Video: Re: Stefan Molyneux, Nassim Taleb, Race, IQ, Twitter

Psychologist Dr. Patrick Lockwood wonders why there is so much discussion about IQ, when other factors such as the “big 5” and emotional intelligence are (according to him) more important.

I disagree that the “big 5” is important or useful. The reason is, unlike IQ, personality scores can be faked by any reasonably competent person (that is what actors do…they literally pretend to assume a different identity and personality depending on the demands of the director) by answering the questions in such a manner as to convey the desired personality type. I discuss further criticisms of five-factor personality model here. I’m obviously not a big fan of it. Regarding Dr. Peterson, although he says conscientiousness is important, he says it is still of secondary importance to IQ.

Why do people keep making videos, podcasts, and blog posts about IQ? Because it’s a subject that is both interesting and a lot of people care about it. Consider the video above, which as of 1/1/18/2019 only has 574 views, and its creator Dr. Patrick Lockwood only has 45 subscribers, yet it garnered 64 comments. That is a 11% comment-to-view ratio, which is huge. The typical ratio is only 1% according to analysis of blog posts, and most videos–even videos that get thousands of views–only get maybe a few comments. So this is evidence that people care about IQ greatly and want to debate it. I myself became interested in IQ in 2001. This was long before HBD blogging was even a ‘thing’. There were far fewer resources online than there are today, and few communities for discussing topics related to IQ and human biodiversity. It’s pretty fascinating how a single number, an IQ score, is so predictive of success–not just at academia but also in terms of wealth of nations, job success, trading success, and so many other things. The so-called ‘American dream’ is the American high-IQ dream, as shown by the strong correlation between lifetime success (such as income, wealth, professional success, creative output, academic attainment, social media following, etc.) and IQ.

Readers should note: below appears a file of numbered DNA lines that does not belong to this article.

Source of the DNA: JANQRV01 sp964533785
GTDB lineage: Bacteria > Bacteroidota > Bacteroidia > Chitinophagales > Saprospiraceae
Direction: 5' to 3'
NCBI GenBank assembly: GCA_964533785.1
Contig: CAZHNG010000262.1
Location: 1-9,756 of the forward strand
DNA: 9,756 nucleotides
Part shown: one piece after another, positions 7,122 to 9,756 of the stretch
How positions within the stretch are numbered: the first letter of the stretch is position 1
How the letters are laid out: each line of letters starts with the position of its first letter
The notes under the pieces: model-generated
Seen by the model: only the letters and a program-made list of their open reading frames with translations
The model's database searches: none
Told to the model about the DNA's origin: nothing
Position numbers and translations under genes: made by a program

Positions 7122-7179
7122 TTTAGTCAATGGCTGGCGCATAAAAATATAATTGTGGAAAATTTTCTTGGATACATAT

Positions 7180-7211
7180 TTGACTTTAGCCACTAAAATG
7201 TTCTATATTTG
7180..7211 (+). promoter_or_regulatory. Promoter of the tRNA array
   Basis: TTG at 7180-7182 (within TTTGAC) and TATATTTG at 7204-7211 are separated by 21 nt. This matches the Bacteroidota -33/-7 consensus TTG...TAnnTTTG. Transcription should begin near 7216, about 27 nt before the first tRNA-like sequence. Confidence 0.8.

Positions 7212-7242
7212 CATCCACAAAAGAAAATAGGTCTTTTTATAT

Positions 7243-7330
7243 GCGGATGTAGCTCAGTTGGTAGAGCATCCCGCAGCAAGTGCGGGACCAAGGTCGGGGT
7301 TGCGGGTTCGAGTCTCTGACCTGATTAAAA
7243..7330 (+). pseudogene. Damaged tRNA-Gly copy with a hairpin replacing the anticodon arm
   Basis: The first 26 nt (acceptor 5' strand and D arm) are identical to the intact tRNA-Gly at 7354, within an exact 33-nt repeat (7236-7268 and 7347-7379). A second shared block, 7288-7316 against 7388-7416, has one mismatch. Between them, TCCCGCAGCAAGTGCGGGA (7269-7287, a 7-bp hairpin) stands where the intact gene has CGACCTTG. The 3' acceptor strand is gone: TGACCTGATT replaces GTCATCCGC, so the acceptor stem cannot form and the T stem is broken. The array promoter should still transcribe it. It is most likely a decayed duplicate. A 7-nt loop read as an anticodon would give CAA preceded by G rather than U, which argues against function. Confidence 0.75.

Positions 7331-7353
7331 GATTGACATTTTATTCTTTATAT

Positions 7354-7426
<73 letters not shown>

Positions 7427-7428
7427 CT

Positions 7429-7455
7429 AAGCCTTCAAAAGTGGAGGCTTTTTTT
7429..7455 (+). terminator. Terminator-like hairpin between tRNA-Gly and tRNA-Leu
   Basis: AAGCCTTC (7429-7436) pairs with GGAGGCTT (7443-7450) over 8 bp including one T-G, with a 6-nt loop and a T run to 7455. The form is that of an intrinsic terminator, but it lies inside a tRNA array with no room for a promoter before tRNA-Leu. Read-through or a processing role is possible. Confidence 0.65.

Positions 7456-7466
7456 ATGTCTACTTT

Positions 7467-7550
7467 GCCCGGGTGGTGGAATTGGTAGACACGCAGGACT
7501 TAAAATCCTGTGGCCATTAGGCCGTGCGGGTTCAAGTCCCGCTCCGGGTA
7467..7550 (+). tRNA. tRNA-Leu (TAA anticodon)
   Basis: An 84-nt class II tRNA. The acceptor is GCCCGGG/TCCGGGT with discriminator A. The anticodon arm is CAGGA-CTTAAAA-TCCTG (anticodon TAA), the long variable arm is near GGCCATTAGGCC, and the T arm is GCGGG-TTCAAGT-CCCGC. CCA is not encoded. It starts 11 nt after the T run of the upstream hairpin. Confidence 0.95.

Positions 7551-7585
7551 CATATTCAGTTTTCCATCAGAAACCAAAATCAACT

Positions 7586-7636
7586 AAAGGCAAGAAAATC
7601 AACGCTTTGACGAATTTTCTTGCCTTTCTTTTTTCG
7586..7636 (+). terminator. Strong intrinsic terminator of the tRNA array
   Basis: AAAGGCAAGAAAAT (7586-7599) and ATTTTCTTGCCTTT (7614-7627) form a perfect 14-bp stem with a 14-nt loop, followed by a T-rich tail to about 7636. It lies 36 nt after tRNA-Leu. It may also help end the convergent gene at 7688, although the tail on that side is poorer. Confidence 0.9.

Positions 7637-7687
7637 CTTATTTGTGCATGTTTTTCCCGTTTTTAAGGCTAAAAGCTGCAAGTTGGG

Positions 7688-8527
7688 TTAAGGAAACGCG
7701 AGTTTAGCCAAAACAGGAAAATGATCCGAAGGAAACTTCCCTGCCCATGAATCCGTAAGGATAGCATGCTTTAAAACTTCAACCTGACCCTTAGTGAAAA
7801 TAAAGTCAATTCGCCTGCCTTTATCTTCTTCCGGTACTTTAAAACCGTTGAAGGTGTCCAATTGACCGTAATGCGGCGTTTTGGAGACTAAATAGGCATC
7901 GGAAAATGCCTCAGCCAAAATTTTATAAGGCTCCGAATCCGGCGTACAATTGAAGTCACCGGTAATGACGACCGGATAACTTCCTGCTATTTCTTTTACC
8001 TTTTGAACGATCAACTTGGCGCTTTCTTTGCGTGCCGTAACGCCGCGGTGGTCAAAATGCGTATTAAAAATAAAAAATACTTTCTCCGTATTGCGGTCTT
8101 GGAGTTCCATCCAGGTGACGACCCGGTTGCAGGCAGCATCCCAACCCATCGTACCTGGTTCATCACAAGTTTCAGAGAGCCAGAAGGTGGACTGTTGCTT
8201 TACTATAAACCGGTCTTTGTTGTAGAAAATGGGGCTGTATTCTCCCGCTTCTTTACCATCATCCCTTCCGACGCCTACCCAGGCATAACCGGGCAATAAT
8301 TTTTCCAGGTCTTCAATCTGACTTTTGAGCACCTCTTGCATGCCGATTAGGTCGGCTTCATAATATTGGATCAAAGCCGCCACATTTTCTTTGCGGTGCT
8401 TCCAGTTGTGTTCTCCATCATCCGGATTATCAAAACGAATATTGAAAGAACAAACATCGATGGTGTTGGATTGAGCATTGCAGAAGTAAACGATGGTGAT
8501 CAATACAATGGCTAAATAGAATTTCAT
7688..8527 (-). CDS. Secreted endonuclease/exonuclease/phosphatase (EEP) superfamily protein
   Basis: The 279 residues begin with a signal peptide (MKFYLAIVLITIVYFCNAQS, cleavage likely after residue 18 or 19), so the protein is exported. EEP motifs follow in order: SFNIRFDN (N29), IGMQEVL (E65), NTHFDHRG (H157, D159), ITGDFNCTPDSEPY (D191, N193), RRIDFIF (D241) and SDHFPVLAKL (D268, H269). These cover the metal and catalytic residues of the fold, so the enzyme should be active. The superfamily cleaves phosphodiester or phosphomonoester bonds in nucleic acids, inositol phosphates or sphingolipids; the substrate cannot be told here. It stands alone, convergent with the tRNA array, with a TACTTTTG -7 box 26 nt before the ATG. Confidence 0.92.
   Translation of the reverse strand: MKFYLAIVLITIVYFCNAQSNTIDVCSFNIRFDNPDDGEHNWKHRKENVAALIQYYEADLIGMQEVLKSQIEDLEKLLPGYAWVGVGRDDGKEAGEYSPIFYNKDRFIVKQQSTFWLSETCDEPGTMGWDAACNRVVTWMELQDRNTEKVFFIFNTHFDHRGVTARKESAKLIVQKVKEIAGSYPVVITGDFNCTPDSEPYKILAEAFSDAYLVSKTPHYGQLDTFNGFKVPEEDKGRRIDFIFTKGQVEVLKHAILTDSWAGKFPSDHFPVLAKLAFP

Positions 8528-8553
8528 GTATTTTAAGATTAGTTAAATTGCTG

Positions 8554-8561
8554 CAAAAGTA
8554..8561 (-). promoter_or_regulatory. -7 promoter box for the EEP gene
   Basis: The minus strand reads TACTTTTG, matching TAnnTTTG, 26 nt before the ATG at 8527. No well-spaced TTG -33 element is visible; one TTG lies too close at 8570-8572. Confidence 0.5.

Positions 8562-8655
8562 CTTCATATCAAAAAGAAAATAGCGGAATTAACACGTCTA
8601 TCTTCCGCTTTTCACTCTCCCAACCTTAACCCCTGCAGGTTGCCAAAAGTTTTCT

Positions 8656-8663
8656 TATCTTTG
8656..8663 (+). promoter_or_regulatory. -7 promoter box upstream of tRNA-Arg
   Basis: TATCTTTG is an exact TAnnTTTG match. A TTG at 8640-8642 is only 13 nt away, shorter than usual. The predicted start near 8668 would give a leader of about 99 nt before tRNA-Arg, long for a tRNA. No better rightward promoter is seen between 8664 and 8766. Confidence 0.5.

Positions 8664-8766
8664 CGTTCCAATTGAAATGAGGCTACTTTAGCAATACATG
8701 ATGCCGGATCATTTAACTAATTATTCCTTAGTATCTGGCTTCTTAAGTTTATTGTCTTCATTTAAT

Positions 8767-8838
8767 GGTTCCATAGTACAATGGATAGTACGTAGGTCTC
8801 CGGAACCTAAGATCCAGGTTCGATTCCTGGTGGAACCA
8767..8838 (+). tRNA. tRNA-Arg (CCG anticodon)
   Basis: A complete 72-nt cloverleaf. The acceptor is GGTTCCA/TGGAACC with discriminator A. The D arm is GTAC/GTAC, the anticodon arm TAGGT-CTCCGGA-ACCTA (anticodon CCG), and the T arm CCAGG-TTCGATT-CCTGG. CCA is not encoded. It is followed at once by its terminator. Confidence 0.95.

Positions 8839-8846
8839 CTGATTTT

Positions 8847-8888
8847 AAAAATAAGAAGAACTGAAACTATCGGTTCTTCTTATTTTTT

It’s funny how the left is so adamant about IQ not being important, because if it as self-evidently unimportant as the left insists it is, why do so many people care? Why does the left devote so much energy to trying to disprove something that is supposed to be meaningless. As shown by the huge popularity of “celebrity IQ lists”, it’s obvious that people know IQ is important despite the best efforts by the liberal media to say otherwise.

Who started this debate? The reason why IQ is so hotly debated is not because the ‘right’ (such as Stefan Molyneux) started it, but rather the left did. IQ tests have been used in the United States since the early 1900’s, without much conservatory. Although there was controversy over school segregation and the inferiority of negro intelligence in comparison to white intelligence, this had less to do with the validity of IQ testing per say. As Dr. Patrick correctly notes, IQ testing helped boost productivity by being an effective diagnostic tool for sorting students by ability. The controversy over IQ testing began in the 80’s with publication of two influential books by leftist academics: Not in Our Genes (1984) by Richard Lewontin, Steven Rose, and Leon Kamin; and The Mismeasure of Man (1981) by Stephen Jay Gould. These books generated significant debate about IQ and lead to the publication of rebuttals in the 90’s and 2000’s, such as: IQ and the Wealth of Nations (2002) by Richard Lynn and Tatu Vanhanen, The Bell Curve (1994) by Charles A. Murray and Richard Herrnstein, and The g Factor: The Science of Mental Ability (1998) by Arthur Jensen. The left, inspired by Marxist ideology, opposed the concept of some groups, individuals, and nations being intrinsically superior to others, and attributed such disparities so social instead of biological factors. Second, many opposed the concept of a g-factor of intelligence, that IQ tests measure intelligence, or that intelligence is something that can be quantified, and they believe that IQ tests are too biased to be of any use.

A common misconception is that IQ tests hold people back. This is false. I was wrong when I said a few days ago that IQ determines one’s position in society; rather, it predicts it. There is nothing to stop someone with an IQ of 70 from trying to learn advanced math, nor does a low IQ score stop someone who somehow has exceptional math or verbal aptitude from advancing in school, although this is very rare, and despite the occasional outlier IQ is highly predictive of academic success and learning ability. IQ is a useful diagnostic tool. IQ explains why some kids struggle in school and others excel; yes, there are other factors, but IQ is a major one.